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What ultimately people see is a black scary gun and they're frightened by the black scary gun and they want to know why you would need a black scary gun," said John Rodabaugh, president of the Washington Arms Collectors. (AP Photo/File)

Firearm enthusiasts fear ban on 'black scary guns'

"They're trying to get their AR-15's, their 47's and all that. All the big guns," said a man standing in line outside the Puyallup Fair Grounds Saturday.

He was one of hundreds of people waiting to get inside a gun show hosted by the Washington Arms Collectors, a two-day event which brought in an estimated 10,000 attendees.

"They're scared that Obama's going to get rid of the second amendment," he said of show-goers.

Although non-members could attend, only registered WAC members were allowed to purchase firearms at the event. Those individuals have undergone necessary background checks, according to President John Rodabaugh.

Mike, who ran a booth selling specialty ammo and survival gear, said "panic" over the current gun control debate has led to a "buying frenzy."

"(Lawmakers) are going to use this opportunity, this tragedy, to push through their agenda," he said, speaking of the Dec. 14 mass shooting at an elementary school in Newtown, Conn.

Rodabaugh said guns and gun owners have been unfairly targeted in the wake of the shooting.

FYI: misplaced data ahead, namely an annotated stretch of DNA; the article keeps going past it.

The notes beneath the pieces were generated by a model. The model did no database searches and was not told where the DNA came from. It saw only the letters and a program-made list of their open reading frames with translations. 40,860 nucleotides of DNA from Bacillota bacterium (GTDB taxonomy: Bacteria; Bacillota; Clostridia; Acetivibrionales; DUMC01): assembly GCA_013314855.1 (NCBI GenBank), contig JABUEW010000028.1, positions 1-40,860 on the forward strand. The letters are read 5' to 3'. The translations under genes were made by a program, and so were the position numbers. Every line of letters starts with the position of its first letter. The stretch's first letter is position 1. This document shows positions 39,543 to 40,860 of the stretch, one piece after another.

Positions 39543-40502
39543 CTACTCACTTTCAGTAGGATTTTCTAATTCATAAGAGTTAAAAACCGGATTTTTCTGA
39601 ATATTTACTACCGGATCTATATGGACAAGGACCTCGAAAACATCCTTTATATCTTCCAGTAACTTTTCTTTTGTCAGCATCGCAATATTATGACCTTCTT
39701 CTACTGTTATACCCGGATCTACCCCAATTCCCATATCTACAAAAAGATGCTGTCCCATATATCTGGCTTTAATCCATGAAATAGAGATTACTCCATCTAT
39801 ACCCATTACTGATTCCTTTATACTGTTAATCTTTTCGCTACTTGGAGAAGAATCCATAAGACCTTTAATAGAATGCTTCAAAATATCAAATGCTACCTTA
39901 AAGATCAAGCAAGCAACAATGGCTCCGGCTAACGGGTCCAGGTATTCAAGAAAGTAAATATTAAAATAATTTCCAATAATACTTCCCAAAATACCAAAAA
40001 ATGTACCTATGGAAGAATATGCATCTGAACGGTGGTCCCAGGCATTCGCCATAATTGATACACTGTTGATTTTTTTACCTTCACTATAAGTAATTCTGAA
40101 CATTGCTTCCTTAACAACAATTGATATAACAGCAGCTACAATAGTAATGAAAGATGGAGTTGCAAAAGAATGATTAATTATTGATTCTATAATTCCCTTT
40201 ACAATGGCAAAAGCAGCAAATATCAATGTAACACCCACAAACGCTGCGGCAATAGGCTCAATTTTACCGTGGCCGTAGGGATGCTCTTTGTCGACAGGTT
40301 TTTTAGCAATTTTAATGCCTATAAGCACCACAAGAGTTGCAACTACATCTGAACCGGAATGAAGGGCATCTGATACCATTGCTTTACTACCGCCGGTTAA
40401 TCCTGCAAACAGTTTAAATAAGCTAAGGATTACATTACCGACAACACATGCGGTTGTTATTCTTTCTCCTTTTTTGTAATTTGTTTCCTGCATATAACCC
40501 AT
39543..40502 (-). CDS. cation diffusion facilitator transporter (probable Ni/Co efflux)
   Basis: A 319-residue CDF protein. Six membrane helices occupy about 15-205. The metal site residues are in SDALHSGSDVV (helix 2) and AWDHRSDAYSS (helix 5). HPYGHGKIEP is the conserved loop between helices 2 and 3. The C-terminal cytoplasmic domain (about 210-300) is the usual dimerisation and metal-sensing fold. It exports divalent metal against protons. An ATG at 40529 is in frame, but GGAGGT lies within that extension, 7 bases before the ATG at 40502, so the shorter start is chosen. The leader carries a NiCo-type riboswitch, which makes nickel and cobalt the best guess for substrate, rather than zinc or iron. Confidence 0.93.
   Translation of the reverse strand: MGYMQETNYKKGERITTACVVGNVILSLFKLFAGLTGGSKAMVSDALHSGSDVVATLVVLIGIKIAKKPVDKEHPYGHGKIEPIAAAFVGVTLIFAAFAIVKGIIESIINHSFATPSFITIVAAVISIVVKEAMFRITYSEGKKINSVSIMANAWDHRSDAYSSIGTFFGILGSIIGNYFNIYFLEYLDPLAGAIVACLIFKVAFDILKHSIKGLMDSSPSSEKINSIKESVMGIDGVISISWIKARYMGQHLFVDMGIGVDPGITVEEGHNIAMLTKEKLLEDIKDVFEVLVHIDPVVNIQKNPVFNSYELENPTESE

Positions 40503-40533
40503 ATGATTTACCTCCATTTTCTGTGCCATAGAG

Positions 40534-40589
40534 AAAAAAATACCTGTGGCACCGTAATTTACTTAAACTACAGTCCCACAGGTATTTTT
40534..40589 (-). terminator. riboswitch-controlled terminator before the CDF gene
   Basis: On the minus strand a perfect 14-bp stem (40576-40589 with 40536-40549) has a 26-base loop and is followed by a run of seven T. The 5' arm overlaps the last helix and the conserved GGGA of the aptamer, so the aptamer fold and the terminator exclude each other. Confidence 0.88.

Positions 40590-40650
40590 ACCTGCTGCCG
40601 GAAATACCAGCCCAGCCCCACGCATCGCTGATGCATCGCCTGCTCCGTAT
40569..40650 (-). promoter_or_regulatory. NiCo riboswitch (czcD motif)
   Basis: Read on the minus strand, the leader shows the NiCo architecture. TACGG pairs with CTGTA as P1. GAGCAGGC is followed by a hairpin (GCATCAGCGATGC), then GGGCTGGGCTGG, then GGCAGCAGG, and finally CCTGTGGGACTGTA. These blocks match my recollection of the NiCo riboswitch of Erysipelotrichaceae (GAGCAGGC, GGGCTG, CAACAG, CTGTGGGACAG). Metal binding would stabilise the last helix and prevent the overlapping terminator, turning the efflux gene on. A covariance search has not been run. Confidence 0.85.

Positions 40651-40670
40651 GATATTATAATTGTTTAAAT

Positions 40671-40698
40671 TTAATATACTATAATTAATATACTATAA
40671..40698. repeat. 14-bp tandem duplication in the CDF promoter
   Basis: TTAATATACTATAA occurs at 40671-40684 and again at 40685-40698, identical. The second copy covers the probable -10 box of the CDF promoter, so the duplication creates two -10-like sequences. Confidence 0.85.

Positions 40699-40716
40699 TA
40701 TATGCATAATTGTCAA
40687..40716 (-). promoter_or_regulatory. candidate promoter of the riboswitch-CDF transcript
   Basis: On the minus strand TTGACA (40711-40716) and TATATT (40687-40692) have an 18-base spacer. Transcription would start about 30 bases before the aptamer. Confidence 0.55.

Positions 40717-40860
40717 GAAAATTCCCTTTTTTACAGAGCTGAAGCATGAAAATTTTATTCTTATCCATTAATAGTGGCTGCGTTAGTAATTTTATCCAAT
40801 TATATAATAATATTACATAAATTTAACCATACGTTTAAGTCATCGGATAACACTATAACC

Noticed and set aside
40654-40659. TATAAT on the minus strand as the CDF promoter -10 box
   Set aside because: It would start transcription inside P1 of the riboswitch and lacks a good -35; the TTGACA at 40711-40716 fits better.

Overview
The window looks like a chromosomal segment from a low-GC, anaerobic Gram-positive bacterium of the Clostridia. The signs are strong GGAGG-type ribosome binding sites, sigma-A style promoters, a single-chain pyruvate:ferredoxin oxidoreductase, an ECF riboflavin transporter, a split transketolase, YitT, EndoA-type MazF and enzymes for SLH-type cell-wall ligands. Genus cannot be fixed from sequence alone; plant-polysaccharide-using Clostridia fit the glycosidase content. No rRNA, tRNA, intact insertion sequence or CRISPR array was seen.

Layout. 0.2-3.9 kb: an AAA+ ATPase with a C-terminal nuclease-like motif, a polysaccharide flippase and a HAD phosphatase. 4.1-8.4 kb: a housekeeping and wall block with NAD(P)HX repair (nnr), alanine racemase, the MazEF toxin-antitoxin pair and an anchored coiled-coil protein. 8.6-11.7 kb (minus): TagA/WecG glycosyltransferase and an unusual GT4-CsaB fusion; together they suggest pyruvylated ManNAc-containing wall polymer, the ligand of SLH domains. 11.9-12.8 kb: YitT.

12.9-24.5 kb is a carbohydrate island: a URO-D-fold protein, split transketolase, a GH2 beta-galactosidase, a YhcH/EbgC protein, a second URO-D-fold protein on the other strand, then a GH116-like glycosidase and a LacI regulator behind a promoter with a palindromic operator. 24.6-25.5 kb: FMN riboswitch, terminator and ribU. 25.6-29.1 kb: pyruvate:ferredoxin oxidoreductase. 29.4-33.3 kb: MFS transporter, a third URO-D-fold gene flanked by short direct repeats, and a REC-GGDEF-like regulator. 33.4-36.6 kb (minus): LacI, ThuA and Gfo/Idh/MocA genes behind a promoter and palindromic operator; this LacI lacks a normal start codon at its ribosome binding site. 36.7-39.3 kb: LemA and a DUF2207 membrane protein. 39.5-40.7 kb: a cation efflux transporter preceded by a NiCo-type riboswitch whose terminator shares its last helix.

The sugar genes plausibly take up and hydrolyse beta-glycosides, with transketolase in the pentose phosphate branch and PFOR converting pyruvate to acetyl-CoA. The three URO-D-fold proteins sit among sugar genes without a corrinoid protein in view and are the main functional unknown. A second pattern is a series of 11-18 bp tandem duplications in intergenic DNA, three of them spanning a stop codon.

"There's a lot of response to fear that the government is going to enact Draconian measures on law-abiding citizens who have done nothing wrong," he said.

The current debate over gun control has centered around a ban on certain assault-style weapons to help prevent tragedies like the Sandy Hook shooting and the massacre at an Aurora, Colo., movie theatre on July 20, 2012.

"Telling 80-million gun owners that they can't own this gun because it looks scarier than this gun isn't going to do that," he said. "What ultimately people see is a black scary gun and they're frightened by the black scary gun and they want to know why you would need a black scary gun."

The gun show kicked off while "Gun Appreciation Day" rallies were taking place around the country, including one in Olympia that brought in an estimated 2,000 participants. Some supporters brought copies of the constitution to show their support for the Second Amendment.


Brandi Kruse, KIRO Radio Reporter
Brandi Kruse is a reporter for KIRO Radio who is as spontaneous and adventurous in her free time as she is on the job. Brandi arrived at KIRO Radio in March 2011 and has already collected three regional Edward R. Murrow awards for her reporting.
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